So whether you are spending endless hours in front of the computer or sweating it off in the sun, the principles of sportsmanship remains the same.
Take this from a national rugby player who keeps it professional on and off the field.
‘The Boys Club Is Being Infiltrated Slowly’
Women’s football in the southern African region has picked up pace in recent years, benefiting from some ground-breaking work across all spheres of the sport. Sue Destombes is a key figure driving it.
The Council of Southern African Football Associations (COSAFA) is leading the charge in women’s football, and particularly so, its Secretary General Sue Destombes, who has overseen the introduction of women’s competitions at Under-17 and Under-20 level, to go with a senior championship, in the last year.
COSAFA has 14 member nations across the region, and industry veteran Destombes is a key figure in driving an ambitious expansion of its operations that last year saw them host six international tournaments in four different countries – South Africa, Mauritius, Malawi and Zambia.
Destombes was recently recognized for her contribution to football with a Lifetime Achievement honor at the 2019 Hollard Sport Industry Awards.
She has been involved with the organization since the first men’s senior COSAFA Cup was played in 1997, and leads a team that has a heavy female influence, along with the head of the COSAFA media office, Lynda Greeff, and long-serving office manager, Nobuhle Masuku, among others.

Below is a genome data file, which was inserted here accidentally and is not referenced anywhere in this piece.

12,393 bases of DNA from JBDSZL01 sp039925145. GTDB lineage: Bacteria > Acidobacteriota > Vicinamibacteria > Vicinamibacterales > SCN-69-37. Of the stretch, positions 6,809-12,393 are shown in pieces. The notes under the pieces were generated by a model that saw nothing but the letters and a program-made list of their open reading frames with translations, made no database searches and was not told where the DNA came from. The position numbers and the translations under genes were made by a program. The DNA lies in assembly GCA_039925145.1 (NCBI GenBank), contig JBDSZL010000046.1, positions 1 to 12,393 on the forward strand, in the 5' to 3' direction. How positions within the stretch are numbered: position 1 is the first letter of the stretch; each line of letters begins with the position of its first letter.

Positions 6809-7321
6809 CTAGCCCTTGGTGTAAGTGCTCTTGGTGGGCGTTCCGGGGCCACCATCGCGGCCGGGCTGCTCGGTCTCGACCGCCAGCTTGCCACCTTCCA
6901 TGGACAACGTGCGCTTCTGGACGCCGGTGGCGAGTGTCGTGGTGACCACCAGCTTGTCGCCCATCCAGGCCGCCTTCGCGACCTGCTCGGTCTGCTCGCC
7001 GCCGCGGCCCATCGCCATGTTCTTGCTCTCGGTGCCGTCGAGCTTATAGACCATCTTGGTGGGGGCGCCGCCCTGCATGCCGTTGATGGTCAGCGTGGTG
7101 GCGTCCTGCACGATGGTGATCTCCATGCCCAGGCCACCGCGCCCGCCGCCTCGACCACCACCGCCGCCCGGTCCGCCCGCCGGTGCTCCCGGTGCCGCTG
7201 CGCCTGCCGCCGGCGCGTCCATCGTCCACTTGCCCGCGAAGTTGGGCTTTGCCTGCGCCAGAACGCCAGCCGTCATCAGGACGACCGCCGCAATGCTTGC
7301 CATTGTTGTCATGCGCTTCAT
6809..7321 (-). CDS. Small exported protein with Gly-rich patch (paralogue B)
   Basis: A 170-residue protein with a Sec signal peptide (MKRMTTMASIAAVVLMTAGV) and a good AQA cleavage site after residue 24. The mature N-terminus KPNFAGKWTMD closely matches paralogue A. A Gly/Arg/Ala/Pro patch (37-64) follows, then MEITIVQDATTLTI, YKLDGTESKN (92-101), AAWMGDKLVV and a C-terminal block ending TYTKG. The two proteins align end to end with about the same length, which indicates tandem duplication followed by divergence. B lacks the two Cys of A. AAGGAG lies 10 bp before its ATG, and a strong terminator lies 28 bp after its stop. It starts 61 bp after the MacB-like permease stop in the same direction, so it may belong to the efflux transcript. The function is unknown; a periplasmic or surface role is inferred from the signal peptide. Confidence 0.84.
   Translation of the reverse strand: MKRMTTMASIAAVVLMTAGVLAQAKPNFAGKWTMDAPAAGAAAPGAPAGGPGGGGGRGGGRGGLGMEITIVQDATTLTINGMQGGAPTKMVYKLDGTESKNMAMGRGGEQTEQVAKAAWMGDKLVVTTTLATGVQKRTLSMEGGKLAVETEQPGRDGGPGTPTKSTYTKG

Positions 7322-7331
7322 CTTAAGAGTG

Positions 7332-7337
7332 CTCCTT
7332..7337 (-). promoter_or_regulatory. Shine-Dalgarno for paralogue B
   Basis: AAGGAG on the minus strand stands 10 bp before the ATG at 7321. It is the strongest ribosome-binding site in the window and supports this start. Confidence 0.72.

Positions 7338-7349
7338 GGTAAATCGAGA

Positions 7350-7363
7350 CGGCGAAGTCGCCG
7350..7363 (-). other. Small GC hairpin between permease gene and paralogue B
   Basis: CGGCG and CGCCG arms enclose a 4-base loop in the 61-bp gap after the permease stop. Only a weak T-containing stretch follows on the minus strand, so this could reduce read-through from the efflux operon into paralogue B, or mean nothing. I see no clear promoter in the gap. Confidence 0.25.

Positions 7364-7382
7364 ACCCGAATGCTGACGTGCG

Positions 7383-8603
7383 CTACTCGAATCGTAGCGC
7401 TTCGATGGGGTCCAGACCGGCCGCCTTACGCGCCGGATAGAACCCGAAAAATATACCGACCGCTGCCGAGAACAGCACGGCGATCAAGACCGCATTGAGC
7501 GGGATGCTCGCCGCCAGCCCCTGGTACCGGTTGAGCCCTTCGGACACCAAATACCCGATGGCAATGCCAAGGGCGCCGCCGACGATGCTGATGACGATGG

In what has been typically a male-dominated industry, Destombes has managed to leave her mark not only on COSAFA, but also the Confederation of African Football (CAF) and global governing body FIFA.
“I have never found being a women a barrier to entry in football, and cannot remember any situation where I felt excluded because I am a woman, but that does not mean there is not a ‘boys’ club’ environment,” Destombes tells FORBES AFRICA.
“It is not a problem in the business of football, but maybe on a social level, yes, there can be some exclusion. But I don’t work in football for the social gatherings, so it does not bother me.”
Destombes says she is pleased that women are starting to play a greater role in football administration, but says there is a long way to go.
“In the 54 African member associations of FIFA, we only have one female president in Isha Johansen from Sierra Leone. But we are slowly starting to see a change in terms of female representation on executive committees and even within the CAF secretariat.